- Good Will Attitude (DEA) – This may be the most important thing in my room. I am known as a stickler for it, even giving “fair warnings” when I myself am having an off day. This allows for conversation to happen on a personal level if there’s ever an issue.
We all have students who need change and for a variety of reasons. Here are some things I’ve done to make change that works for my classes and students:
- provide a student who speaks out of turn a notebook to record thoughts and questions. Read them every day and respond in kind.
- provide stuffed animals to students who fidget or who have anxiety. Turns out… they love them.
- allow students to draw or trace figures.
- allow students who are tired to stretch, stand, or sit in closer proximity to you (even on the floor)
- provide special hand signals for specific students to signal when something is needed.
Lastly, here is what I tell my students each semester and as needed: We all walk in the room with something and our classes should be a place where we can leave those things at the door to pick up later. I don’t mind if you just want to leave it there. It will be there when you are ready for it again.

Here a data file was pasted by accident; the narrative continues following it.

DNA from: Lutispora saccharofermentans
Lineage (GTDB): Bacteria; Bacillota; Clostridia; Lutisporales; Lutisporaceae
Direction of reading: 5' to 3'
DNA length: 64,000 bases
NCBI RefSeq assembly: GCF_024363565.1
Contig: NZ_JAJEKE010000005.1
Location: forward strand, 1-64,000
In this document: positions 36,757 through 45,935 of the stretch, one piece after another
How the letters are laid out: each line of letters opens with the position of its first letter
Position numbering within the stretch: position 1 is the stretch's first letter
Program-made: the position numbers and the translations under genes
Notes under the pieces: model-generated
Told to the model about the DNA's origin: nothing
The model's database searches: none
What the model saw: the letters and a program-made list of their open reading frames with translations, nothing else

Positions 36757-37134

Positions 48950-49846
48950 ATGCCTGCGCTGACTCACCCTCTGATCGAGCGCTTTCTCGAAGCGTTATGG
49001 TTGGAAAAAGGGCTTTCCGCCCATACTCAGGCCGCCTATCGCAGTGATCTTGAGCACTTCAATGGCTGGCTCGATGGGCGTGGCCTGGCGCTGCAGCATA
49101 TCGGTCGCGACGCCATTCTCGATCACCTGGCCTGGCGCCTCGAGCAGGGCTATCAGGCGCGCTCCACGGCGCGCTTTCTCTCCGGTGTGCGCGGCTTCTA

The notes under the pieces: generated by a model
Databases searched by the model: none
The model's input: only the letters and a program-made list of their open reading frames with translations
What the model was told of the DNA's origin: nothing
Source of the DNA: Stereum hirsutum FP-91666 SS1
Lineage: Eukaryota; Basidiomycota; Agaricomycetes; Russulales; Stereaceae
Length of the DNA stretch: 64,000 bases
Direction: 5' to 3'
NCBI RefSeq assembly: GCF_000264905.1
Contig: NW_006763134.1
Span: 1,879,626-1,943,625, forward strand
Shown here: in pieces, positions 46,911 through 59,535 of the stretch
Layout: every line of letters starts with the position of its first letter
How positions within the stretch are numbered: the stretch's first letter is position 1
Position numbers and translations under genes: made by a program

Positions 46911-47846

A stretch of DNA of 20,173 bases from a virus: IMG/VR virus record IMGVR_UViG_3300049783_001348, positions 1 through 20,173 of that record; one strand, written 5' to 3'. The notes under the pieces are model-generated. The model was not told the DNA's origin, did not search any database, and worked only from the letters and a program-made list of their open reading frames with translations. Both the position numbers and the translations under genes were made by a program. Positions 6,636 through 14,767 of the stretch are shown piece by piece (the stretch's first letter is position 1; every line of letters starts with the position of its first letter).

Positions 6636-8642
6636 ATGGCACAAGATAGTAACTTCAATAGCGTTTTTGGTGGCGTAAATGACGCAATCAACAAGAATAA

If we work to include all students, no matter what they walk in the room with, we will all be successful.
We don’t know what our kids walk in the door with. We don’t and there is no way of knowing… unless…
- we make our classrooms safe places.
- we ask our students if they are okay.
- we allow our students to feel successful and enjoy our time and space.
- we teach to the eyes.
The fact is, there are many divisive and marginalising things that happen in our schools and classrooms every day, whether we realise it or not, whether we mean it or not. It is the truth. We cannot control it all, but we can control it in our rooms and in our teaching. Comprehensible Input is key to making this happen.